Haas Controls and DPRNT

Haas Controls and DPRNT

We had an interesting situation arise with one of our customers lately.  The customer has 2 Haas VF6 mills each with a TR310 rotary table/trunnion addition.  These machines have been linked in a DNC system for 5+ years without any issues.  The customer decided to add Renishaw probes and data collection.  They are probing for go/no go after each tool during the machining process.  Using a DPRNT command, that data is sent out the COM port and the DNC software grabs it and appends that data to a text file.  The operator can see the data and act on it if appropriate.  The file is then sent electronically to the purchaser of the part.

Sounds very simple, right?  On the first machine that we brought up and tested there were no problems.  Everything worked as it should.  The second machine was 2 years newer than the first, although you had to look at the serial number to determine that.  The machines looked identical.  When sending data out of the serial port, we got a buffer overflow alarm, and everything stopped.  All the data went into the appropriate file, but the machine alarmed out and stopped.

How could we get an alarm that was tied exclusively to sending data into the control when we were going the other way?  With the assistance of a service tech from our local Haas dealer, we made an amazing discovery.  In an article buried deep within the technical articles reserved for Haas field engineers, we found that the newer controls had more powerful processors.  No big surprise there. These processors can work faster, sending out data faster than the COM port could handle.  To remedy this potential problem, there is now a buffer on both sides of the COM port.  At the end of our transmission, we were sending 2 lines of asterisks.  This caused the output buffer to overflow.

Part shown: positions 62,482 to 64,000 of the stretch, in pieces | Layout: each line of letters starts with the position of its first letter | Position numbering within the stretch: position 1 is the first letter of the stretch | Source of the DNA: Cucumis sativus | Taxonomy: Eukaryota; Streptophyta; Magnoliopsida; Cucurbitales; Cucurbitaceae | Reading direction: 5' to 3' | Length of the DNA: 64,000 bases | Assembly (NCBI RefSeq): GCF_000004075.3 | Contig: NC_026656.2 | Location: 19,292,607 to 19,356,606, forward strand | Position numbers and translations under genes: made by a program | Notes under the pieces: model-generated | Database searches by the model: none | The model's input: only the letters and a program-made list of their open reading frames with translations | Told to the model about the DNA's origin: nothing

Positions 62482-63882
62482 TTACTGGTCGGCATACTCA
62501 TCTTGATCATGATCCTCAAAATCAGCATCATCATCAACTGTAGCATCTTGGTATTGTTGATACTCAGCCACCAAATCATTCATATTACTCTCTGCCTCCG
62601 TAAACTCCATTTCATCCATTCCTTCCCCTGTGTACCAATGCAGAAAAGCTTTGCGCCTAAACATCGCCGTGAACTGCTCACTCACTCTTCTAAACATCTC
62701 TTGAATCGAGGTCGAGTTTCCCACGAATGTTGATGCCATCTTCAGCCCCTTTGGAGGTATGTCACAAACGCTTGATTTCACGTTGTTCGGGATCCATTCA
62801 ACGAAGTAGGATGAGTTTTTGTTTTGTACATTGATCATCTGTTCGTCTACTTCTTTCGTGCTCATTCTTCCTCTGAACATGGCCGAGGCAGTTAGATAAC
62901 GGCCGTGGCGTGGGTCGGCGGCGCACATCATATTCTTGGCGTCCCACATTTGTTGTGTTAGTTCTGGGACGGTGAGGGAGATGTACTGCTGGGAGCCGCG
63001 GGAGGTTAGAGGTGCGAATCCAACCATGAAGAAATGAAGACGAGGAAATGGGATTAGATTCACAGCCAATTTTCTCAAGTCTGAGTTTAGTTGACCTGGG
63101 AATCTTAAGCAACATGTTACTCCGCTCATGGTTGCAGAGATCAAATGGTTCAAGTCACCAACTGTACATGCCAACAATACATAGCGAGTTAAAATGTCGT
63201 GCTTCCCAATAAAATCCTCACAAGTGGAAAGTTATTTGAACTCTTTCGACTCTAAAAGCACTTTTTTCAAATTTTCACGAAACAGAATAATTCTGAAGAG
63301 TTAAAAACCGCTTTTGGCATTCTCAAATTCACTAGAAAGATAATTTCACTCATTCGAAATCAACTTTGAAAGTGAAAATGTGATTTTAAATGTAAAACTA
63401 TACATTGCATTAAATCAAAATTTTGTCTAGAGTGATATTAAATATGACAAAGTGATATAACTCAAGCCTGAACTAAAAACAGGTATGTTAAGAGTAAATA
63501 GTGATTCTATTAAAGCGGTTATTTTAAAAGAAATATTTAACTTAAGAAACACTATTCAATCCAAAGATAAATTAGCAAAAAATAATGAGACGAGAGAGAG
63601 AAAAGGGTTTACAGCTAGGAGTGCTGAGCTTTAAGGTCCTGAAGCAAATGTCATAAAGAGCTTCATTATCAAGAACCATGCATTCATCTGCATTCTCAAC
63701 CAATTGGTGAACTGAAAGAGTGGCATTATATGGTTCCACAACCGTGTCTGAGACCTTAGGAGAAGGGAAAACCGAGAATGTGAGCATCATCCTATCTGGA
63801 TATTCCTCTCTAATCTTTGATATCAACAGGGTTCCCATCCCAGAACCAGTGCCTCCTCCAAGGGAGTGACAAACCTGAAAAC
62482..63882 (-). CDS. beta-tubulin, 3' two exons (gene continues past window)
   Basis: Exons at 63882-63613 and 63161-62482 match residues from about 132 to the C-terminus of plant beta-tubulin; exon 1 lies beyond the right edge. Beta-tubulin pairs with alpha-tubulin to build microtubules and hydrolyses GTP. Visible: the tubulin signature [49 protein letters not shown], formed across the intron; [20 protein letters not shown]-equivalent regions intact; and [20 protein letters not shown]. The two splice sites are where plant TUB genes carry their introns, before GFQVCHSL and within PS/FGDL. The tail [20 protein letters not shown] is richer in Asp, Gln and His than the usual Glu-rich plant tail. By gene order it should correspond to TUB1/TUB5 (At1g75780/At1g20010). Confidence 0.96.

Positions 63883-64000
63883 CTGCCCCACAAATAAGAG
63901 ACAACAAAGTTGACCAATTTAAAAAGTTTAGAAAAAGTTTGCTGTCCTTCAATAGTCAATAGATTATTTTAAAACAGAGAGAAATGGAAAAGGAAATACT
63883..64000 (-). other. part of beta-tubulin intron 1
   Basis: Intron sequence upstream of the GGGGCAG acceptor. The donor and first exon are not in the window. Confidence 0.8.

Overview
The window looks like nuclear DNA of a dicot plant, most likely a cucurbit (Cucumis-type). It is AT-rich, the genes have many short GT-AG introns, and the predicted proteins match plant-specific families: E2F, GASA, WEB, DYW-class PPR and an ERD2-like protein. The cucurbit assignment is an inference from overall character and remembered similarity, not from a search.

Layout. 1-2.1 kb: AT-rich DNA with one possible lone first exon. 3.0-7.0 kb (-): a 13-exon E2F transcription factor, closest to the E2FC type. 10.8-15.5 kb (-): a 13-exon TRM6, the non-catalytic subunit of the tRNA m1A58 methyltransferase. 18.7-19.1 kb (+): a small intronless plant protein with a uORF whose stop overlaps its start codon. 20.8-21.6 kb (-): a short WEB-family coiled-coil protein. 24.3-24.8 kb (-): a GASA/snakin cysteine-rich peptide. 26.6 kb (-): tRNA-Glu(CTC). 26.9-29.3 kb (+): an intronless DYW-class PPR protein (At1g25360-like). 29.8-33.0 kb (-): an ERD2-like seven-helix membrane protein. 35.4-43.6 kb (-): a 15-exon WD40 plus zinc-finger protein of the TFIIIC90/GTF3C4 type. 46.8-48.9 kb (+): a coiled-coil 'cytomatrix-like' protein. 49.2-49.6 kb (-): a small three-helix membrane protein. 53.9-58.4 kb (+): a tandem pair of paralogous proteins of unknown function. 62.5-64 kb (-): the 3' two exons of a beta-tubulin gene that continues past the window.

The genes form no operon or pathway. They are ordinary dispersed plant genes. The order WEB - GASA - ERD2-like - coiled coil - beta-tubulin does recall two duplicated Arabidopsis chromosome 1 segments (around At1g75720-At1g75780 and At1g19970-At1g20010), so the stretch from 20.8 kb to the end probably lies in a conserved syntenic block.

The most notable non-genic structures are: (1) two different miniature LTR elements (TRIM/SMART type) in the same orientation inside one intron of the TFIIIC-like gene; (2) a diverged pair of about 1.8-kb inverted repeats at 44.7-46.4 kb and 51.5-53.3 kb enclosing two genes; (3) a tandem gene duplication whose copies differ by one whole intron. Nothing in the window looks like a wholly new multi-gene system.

The solution was simple!  We put an M01 (Optional Stop) in the G-code between the lines of asterisks.  This slowed the output enough to get through the buffer without an alarm.  It didn’t even add a second to cycle time.  Now the data comes out and the machine doesn’t alarm.

Other lessons learned from this include the fact that Haas COM ports are always open and ready to send or receive data.  This eliminates the need for a POPEN or PCLOS statement in the G-code.  Those commands are ignored by the control, so keep them in for uniformity across machines if you wish.

Hope you found this helpful.

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